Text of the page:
- In a large metal or steel bowl with either a hand mixer or on a stand mixer with the whisk attachment attached. Pour the egg whites into the bowl and turn the power to medium speed (on a kitchen aid mixer this is speed 6). Whip for 2 minutes until egg whites are frothy and white. Keep the mixer running on this speed and gradually over the next 30 seconds sprinkle in the white sugar. When all of the sugar is added turn the speed to full speed (10 on a kitchen aid mixer) and run for 1 minute and 30 seconds. Stop the mixer and make sure that you have a stiff meringue. This means when you pull the whisk out of the bowl, the meringue should be stiff enough that a peak forms in the top of the meringue and on the bottom of the whisk. It is very important that you have this consistency. This should not be runny at all.
- At this point you can add in the coloring and wet flavoring. I recommend using gel food coloring mixed with ¼ tsp clear vanilla extract or almond extract. Mix the coloring and flavoring together in a small bowl and pour into the meringue. Whip for an additional 30 seconds to fully combine.
- Scoop meringue into the bowl with the sifted dry ingredients and using a spatula fold the meringue and the dry ingredients together until a smooth consistency is reached. The batter should run off the spatula in thick ribbons.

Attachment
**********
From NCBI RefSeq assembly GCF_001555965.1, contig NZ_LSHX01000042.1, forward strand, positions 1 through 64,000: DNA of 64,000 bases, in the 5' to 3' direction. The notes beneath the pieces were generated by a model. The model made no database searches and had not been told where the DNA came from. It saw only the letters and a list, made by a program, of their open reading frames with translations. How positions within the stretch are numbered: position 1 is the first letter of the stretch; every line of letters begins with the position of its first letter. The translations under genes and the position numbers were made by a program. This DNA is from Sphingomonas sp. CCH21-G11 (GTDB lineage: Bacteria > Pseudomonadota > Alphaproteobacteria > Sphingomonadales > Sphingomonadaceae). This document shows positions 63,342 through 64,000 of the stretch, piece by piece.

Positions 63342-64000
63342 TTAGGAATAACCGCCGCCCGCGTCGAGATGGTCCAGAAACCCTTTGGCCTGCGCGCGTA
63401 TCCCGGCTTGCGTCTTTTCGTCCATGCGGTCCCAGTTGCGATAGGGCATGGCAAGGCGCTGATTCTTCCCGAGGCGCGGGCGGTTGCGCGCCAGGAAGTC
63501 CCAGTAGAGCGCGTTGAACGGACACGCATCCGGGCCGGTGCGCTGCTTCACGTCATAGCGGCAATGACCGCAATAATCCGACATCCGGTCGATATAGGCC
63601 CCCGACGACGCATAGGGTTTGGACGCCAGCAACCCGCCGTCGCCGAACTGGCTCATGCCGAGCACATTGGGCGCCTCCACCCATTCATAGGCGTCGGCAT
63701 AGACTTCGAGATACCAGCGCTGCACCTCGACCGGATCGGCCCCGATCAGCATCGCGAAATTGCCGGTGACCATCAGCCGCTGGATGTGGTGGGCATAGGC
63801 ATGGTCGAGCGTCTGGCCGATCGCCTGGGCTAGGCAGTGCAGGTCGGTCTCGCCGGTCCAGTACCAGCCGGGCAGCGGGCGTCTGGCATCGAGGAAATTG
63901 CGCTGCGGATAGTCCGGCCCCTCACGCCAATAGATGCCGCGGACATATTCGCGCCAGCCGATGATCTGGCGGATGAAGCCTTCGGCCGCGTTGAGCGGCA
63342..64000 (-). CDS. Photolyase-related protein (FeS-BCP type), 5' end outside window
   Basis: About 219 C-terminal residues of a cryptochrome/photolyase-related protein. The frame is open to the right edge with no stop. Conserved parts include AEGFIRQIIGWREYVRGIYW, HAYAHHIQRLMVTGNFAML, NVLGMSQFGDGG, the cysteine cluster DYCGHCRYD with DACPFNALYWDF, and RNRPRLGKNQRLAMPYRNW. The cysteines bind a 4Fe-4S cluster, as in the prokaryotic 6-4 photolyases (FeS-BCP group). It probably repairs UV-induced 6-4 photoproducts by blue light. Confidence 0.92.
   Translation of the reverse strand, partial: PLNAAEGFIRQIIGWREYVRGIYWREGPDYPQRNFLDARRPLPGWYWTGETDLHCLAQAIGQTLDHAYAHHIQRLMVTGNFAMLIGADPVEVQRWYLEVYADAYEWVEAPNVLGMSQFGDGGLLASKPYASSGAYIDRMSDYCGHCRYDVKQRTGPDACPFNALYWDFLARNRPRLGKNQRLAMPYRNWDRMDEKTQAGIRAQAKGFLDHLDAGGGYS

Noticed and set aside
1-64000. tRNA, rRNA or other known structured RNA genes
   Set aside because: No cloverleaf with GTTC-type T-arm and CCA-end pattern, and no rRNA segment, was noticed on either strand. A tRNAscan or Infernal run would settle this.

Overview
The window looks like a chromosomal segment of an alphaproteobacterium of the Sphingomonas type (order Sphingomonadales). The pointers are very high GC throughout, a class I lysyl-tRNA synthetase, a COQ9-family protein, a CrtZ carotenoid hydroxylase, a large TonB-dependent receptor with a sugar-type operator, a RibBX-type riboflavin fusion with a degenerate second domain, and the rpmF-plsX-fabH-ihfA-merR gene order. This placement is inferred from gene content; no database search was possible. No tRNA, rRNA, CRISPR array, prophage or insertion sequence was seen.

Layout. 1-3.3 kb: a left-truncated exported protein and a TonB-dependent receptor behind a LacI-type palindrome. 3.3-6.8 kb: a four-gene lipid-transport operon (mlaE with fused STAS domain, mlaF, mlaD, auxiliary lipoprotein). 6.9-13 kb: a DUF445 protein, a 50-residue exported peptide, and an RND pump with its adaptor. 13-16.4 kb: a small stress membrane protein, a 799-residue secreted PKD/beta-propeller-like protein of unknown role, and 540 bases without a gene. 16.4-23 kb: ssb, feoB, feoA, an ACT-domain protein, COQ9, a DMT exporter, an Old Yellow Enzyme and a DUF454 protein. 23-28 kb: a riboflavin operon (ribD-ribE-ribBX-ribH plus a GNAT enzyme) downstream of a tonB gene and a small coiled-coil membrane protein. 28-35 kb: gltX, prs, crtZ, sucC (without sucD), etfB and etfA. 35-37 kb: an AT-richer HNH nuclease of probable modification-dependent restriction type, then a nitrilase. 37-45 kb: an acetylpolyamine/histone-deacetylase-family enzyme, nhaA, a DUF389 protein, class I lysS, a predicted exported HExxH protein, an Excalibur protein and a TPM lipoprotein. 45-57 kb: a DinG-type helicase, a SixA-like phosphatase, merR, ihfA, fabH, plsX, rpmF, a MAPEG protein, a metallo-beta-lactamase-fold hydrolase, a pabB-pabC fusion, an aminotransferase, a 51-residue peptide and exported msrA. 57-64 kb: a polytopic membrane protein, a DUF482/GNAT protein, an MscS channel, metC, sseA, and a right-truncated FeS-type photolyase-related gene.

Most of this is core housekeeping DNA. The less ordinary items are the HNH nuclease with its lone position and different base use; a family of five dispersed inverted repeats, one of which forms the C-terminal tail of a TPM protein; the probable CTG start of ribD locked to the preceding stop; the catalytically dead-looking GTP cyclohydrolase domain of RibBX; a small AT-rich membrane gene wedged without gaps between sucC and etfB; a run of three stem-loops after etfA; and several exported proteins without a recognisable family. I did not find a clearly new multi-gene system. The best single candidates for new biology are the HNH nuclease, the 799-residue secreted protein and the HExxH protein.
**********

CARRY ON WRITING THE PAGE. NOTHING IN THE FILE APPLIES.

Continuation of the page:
- Transfer the batter to a piping bag that is fitted with a circular piping tip. Holding the piping bag straight up and down pipe onto parchment paper to desired size. Use the macaron template that is placed underneath the parchment paper as a guide.
- When all of the macarons are piped, carefully remove the macaron template from underneath the parchment paper.
- Lift the pan up 2-3 inches away from the counter top and drop it. Repeat this step 4-5 times. This helps form the shells and pop any bubbles that may be in the batter.
- Let the macarons rest on the counter for a minimum of 20 minutes (up to 1 hour) before baking.
- Place the macarons on the middle rack of the well-preheated oven and bake for 14 minutes. Do not open the oven to check on them during this time.
- Remove macarons from the oven and let rest on the pan for 1 minute before very carefully transferring the cookies to a cooling rack.
- Let cool completely before filling.
- Pipe the filling directly into the center of the backside of a macaron shell and gently press another shell on top, creating a sandwich.
- Let the macarons rest in the refrigerator for a minimum of 1 hour before serving. Serve cold or at room temperature.
- Macarons will last refrigerated in an air tight container for 1 week.
- In a small bowl with a hand mixer beat the butter on high for about 2 minutes until smooth and airy.
- Add ½ cup of the confectioners’ sugar and the vanilla extract. Beat on high for 2 minutes. Add remaining confectioners’ sugar and beat on high for another 2 minutes. Gradually add the milk until desired consistency is reached. Add in any flavoring or fruit purees and beat until well combined.